“Most of the time, no one dared say anything, because of who I was. That’s the thing about success. It gives you a license to misbehave, a license that doesn’t ever get revoked until your success dries up completely, or you man up and decide to hand it in yourself,” John writes.

Or rather, Alexis Patridis likely writes. The longtime British rock journalist is thanked along with only John’s husband and two sons in the dedication, hinting as to his role in the book’s creation. Unfortunately, he’s not given even a small line “with” or “as told to” credit on the cover.

Later, in the 1980s John is a full-on dedicated shopper and worshipper of conspicuous consumerism, and his squash court is unplayable because it’s loaded with boxes and crates of furniture, art, clothes, jewelry, and records – many of which he did not remember purchasing.

But his love of cocaine ruled everything. Yet another party story has John accosting a “scruffy gardener” who was helping himself to drinks at the bar during yet another house soiree. When he discovered it was actually Bob Dylan, a horrified John babbled that he wanted to dress the equally horrified Dylan in some of his own clothes as an olive branch.

As Dylan was backing away, it was George Harrison who pulled John to the side and said “I really thing you need to go steady on the old marching powder.” The book includes John’s “Farewell letter” to the White Lady he wrote as part of rehab, which saw him attend a self-estimated 1,400 meetings over a three year period of recovery groups filled with alcohol, drug, and food addicts. He would later warn George Michael repeatedly about his drug usage. Today, he is Eminem’s AA sponsor.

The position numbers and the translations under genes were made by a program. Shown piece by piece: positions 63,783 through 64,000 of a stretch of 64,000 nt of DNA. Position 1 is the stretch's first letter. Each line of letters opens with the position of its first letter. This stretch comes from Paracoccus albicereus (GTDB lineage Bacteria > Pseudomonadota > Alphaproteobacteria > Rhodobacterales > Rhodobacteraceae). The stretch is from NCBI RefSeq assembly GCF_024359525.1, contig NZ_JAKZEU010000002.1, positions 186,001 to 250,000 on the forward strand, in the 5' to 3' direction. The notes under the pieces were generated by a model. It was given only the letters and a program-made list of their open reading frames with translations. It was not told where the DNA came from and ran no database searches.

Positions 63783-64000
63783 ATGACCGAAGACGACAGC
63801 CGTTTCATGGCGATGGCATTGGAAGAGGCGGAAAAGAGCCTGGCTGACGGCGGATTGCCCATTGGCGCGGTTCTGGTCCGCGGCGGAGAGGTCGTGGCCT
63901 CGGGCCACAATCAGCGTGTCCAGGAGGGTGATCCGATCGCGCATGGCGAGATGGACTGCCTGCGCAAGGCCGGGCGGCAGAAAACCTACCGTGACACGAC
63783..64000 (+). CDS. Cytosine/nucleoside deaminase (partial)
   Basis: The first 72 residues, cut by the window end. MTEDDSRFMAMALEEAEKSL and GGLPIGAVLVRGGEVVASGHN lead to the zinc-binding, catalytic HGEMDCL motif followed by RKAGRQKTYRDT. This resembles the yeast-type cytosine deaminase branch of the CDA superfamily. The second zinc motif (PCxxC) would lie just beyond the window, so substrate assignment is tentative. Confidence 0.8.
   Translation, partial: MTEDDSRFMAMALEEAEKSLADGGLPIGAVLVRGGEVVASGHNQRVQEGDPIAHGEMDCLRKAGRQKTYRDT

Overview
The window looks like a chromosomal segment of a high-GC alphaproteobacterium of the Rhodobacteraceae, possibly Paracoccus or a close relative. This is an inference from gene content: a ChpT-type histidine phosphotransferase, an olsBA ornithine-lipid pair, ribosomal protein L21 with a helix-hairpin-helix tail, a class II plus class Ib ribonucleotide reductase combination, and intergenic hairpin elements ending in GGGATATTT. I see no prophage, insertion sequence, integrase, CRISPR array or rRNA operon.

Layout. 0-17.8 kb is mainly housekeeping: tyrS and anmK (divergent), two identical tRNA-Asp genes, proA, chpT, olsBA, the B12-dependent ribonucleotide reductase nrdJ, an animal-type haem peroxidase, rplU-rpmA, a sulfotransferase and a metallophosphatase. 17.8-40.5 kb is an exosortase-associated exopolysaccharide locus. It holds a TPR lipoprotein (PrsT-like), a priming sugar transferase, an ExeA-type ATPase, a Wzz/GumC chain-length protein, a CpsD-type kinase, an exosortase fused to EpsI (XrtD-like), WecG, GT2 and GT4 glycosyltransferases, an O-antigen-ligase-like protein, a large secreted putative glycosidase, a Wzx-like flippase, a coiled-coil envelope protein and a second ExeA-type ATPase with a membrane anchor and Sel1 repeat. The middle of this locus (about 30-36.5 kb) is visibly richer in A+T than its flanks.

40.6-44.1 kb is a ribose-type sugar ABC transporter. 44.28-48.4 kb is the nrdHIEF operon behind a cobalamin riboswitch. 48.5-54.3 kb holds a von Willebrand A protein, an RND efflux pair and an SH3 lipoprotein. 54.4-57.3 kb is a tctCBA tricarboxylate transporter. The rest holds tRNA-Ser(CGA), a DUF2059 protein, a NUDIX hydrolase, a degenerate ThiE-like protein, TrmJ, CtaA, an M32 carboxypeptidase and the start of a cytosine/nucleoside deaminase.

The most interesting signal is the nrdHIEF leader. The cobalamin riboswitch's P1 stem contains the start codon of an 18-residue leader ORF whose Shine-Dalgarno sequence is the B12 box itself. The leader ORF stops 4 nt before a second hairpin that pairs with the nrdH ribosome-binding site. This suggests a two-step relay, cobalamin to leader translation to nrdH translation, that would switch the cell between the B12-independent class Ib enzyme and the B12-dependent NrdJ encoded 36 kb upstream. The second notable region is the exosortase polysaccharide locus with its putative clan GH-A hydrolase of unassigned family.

If something gets the short shrift in this book, it’s the reason people are reading it: Elton John’s music and its creation. But it turns out that’s probably the least compelling story anyway. When a frustrated young Elton was in a record exec’s office suffering from creative drought, he was handed an unsolicited envelope of random lyrics some aspiring writer had sent in among of stack of scores just like it. 

That writer was Bernie Taupin, and the pair would go on to collaborate on a gazillion hit (and non-hit) songs together with the same process: Taupin wrote lyrics, handed them to John, who put them to music. That’s it.

To illustrate the simplicity, John writes that Taupin provided him the words for his breakthrough hit “Your Song” at breakfast. And within 15 minutes, John had completed it.

Bold-face names whiz by in the narrative in more contemporary times: Princess Diana. Gianni Versace. Ryan White. He and Tim Rice write the music for the Lion King – a smash on screen and Broadway. And Elton John has spent time collaborating with both heroes like Leon Russell and musical descendants like the Scissor Sisters and even Kanye West. He marries David Furnish and they adopt two boys.

It’s easy for the reader to get caught up in John’s enthusiasm for always looking for the next project, the next record, next event for his Elton John AIDS charity, or the next tour – though his current three-year, 300-date “Goodbye Yellow Brick Road” world jaunt is his last major one. Purportedly.

Elton John has always pursued and projected an over-the-top image of glitter, feathers, sequins, outlandish costumes, and even the occasional Donald Duck suit (which was so bulky he could not sit on the piano bench to perform). But one of rock’s biggest superstars has just as much a compelling and entertaining story that he (and Alexis Patridis) tell here. And the Rocket Man certainly has had an interstellar ride.